About this Research Topic
This Topic will present contributions discussing multi-trophic interactions, focusing on interactions between plants, herbivores and natural enemies of herbivores, as well as plants and their pollinators. These relationships are mediated by plant chemistry, and many examples of plant defenses and their effects on specialist and generalist herbivores demonstrate the evolutionary importance of a vast diversity of secondary compounds. Herbivores may be limited by plant secondary metabolites, but they may also successfully metabolize and detoxify these compounds or even sequester them to use in their own defense, processes often accomplished by specialized herbivores. Adding complexity to these already intricate relationships is the third trophic level, consisting of the natural enemies of herbivores. Both highly specialized and generalist parasitoids utilize herbivores as hosts, and again, plant chemistry is often documented as fundamental to these relationships. Plant volatile compounds can act as attractants to parasitoids and predators, advertising the presence of herbivores; volatiles can also deter or attract herbivores, and sequestered defenses can affect parasitoid development. In addition to the more straightforward plant-herbivore-natural enemy interactions, plant chemistry may also mediate indirect interactions between different herbivores feeding on the same host plant, between herbivores and pollinators, pollinators and natural enemies, and even between different types of natural enemies. This diverse array of interactions influences the richness of ecological communities.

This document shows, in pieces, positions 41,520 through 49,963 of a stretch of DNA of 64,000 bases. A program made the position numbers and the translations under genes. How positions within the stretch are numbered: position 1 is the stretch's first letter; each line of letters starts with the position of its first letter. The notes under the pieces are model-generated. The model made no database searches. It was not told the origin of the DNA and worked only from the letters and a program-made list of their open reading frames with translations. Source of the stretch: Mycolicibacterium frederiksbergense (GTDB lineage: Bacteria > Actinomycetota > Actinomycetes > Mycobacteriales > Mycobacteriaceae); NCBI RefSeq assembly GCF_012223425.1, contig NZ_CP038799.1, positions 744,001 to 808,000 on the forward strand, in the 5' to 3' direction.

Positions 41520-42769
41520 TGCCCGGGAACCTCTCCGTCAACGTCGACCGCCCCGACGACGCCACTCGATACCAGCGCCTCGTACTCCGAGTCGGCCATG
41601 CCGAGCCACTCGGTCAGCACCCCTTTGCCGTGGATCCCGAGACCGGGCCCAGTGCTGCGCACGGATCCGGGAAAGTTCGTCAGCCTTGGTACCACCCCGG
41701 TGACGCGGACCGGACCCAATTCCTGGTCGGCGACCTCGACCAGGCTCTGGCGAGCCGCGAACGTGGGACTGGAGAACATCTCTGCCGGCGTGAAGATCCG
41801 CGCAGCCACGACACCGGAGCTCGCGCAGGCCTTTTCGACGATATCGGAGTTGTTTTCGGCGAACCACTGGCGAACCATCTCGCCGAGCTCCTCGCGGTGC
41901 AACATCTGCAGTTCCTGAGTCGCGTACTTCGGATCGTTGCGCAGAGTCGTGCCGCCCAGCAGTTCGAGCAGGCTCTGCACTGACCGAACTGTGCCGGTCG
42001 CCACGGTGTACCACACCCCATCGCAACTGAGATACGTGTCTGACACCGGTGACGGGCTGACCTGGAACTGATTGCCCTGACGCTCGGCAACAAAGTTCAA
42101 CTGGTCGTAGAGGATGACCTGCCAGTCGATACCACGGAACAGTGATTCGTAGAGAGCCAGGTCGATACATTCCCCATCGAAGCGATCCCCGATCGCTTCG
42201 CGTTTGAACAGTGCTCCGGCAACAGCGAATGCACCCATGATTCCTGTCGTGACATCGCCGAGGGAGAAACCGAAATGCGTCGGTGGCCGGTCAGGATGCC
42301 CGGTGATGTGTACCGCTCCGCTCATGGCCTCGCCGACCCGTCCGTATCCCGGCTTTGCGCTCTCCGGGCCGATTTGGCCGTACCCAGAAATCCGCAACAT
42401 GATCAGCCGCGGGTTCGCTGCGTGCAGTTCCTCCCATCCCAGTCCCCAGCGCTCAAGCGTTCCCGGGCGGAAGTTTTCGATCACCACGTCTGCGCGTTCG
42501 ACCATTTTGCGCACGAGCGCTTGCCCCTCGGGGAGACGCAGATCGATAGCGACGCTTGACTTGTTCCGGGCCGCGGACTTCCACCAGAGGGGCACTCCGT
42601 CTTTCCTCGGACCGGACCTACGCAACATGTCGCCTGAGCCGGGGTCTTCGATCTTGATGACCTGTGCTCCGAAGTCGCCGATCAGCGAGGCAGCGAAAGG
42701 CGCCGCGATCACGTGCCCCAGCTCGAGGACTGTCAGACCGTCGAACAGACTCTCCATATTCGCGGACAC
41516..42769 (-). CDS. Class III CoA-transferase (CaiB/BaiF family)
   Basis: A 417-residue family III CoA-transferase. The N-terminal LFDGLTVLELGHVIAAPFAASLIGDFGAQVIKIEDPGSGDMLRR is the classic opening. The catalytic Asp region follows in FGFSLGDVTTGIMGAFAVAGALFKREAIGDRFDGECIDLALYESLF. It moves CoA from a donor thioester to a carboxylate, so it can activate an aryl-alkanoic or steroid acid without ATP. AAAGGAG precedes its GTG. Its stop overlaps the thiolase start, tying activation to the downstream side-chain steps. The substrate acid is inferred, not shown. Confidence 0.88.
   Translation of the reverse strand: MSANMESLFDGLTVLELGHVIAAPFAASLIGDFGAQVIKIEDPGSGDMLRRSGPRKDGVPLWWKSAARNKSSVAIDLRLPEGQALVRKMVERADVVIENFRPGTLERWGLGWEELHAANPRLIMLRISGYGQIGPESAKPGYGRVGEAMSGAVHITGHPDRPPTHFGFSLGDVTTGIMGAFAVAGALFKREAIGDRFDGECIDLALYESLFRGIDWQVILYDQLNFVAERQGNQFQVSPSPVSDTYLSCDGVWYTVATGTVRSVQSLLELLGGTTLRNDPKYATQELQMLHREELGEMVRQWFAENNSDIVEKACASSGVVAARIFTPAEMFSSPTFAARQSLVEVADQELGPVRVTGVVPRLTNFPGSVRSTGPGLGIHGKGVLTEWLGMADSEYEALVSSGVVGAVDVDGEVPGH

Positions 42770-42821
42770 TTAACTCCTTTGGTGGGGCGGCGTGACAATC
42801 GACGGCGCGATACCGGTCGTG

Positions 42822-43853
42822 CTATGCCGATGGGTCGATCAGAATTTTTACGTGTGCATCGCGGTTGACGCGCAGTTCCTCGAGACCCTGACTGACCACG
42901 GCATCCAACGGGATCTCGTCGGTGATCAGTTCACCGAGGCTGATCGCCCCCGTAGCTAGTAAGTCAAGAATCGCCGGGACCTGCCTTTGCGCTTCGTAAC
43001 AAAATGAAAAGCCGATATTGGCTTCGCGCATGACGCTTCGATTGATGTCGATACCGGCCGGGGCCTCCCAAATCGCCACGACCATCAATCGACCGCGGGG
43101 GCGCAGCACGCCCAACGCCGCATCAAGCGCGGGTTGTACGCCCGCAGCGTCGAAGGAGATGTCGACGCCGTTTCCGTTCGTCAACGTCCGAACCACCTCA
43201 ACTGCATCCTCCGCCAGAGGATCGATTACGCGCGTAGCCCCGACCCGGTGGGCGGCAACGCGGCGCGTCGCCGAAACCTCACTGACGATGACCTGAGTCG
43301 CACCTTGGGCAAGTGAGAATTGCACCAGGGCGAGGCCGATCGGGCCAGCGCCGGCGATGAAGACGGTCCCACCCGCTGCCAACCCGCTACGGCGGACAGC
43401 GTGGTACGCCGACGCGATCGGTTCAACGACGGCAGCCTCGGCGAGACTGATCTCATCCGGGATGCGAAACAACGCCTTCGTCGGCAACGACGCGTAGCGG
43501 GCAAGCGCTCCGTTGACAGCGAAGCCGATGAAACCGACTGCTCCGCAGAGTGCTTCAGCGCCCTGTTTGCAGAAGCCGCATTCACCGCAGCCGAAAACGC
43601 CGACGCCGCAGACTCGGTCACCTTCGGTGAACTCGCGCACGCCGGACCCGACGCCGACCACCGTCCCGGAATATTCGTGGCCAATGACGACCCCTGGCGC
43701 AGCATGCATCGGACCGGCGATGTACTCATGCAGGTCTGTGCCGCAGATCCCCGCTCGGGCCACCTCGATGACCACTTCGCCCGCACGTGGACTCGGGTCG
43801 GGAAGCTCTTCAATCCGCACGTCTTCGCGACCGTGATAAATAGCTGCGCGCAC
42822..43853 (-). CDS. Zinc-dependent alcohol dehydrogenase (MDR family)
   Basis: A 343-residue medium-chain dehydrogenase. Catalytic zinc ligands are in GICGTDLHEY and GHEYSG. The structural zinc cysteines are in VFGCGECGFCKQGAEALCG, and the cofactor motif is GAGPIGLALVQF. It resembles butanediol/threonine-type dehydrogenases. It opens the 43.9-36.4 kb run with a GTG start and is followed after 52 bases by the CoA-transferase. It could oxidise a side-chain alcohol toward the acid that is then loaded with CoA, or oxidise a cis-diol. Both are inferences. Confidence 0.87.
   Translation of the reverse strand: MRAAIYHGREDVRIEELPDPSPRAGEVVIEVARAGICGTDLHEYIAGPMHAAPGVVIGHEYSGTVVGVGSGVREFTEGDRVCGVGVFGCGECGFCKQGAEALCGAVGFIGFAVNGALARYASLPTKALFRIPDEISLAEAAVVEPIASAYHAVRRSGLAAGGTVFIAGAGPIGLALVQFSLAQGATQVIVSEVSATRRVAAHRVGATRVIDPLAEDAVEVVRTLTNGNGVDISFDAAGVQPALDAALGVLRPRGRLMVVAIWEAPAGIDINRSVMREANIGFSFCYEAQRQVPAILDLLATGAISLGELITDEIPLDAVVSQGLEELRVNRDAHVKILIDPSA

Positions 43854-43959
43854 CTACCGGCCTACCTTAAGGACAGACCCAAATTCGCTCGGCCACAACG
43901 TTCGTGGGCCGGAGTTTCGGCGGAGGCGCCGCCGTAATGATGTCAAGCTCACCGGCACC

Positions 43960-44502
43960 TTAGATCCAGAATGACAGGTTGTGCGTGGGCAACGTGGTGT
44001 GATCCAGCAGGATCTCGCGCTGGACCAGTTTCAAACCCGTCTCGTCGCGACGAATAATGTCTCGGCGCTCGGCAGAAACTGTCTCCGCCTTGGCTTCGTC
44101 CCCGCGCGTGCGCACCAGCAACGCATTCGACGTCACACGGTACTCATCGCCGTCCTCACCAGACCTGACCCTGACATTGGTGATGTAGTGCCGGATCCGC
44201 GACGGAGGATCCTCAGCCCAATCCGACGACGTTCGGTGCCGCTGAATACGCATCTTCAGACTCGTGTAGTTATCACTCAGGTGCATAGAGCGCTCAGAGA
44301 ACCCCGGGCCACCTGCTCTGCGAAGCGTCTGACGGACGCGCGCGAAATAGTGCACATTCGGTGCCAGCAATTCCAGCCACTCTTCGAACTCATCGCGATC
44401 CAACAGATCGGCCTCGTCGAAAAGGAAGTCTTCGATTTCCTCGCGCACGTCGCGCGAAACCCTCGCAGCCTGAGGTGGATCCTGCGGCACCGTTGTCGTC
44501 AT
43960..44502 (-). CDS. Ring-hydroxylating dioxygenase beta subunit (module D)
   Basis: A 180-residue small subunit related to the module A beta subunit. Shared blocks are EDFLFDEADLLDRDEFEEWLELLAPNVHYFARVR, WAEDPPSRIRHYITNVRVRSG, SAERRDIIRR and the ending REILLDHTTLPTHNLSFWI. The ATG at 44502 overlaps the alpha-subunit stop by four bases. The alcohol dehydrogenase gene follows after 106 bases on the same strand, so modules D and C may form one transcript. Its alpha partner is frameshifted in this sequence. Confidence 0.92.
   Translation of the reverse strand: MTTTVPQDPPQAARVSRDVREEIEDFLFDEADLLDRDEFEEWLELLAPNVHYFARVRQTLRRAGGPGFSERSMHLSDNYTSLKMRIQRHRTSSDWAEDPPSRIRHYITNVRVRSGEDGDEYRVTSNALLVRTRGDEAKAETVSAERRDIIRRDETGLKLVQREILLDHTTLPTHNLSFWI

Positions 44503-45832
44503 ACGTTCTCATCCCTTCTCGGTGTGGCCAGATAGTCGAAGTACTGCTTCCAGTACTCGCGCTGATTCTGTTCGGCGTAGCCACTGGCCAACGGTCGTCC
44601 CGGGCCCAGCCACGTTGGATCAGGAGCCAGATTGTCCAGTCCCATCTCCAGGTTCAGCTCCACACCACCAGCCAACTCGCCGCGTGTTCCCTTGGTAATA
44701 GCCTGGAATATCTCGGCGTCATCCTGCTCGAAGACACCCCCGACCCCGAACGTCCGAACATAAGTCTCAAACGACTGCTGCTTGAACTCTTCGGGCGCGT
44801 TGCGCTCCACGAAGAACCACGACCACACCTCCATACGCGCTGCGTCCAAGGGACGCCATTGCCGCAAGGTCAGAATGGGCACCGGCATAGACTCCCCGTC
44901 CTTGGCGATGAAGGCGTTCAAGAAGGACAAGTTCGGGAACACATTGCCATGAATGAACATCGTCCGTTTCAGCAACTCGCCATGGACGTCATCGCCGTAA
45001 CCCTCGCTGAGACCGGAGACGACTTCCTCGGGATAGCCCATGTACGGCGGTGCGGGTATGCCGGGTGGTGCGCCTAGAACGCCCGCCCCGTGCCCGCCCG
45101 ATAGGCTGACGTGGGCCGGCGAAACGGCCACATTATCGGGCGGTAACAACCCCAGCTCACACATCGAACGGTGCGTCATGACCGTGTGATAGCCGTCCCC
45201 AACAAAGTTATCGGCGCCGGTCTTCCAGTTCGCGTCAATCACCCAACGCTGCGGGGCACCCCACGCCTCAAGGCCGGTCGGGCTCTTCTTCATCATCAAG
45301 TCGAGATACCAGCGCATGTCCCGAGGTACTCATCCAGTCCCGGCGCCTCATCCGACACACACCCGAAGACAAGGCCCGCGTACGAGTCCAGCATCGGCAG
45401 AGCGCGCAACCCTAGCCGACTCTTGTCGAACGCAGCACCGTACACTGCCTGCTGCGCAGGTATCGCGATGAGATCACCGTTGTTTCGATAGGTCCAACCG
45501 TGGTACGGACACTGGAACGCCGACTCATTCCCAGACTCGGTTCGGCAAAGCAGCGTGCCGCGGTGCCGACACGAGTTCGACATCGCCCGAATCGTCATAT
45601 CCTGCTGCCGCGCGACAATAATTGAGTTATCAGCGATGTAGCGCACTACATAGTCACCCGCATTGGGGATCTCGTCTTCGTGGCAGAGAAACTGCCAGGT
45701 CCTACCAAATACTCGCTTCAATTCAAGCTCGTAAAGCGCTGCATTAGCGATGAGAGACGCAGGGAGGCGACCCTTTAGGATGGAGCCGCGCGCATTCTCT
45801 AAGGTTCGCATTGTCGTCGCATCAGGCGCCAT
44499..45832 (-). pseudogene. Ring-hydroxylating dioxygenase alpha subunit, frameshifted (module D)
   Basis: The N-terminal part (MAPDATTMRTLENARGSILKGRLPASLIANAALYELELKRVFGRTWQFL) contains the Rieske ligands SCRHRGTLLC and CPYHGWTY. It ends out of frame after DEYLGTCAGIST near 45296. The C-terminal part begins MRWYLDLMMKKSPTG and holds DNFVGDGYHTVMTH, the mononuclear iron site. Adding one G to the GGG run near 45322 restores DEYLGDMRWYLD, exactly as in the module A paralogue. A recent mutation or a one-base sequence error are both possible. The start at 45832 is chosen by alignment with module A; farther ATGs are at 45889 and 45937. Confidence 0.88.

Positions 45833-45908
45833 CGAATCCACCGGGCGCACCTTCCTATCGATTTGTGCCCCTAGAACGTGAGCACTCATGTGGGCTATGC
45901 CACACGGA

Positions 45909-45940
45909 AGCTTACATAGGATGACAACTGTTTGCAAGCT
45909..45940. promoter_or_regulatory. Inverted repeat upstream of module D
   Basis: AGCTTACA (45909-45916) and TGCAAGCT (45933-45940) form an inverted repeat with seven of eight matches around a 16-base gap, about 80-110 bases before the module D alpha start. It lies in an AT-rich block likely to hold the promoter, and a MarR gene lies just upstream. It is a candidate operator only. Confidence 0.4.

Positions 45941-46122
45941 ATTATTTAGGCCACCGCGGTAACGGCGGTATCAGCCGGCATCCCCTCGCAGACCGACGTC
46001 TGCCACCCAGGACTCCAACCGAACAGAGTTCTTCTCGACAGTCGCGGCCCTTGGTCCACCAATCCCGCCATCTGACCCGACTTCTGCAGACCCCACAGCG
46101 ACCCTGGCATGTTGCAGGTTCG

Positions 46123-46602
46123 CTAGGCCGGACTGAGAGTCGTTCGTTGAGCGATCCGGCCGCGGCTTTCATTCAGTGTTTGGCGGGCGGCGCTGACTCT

This Topic will highlight novel work at the chemical and ecological level as well as present reviews of this rich topic. This collection of papers should become an important resource for chemical ecologists by synthesizing information, presenting provocative new work and suggesting challenging topics for future research in the field. We welcome studies focusing on:
-Plant chemicals mediating and conferring specificity to plant-insect relationships
-Biosynthesis and roles of plant organic compounds in multitrophic interactions
-Mechanisms of detoxification of plant compounds in specialist and generalist insects and effects on higher trophic levels
Mini-reviews, Opinions, Perspectives, Hypotheses, and Original Research articles will be welcome.
Keywords: Multitrophic interactions, chemical defense, chemical signaling, herbivory, metabolomics, parasitoidism, plant-insect interactions, secondary metabolites, volatile organic compounds
Important Note: All contributions to this Research Topic must be within the scope of the section and journal to which they are submitted, as defined in their mission statements. Frontiers reserves the right to guide an out-of-scope manuscript to a more suitable section or journal at any stage of peer review.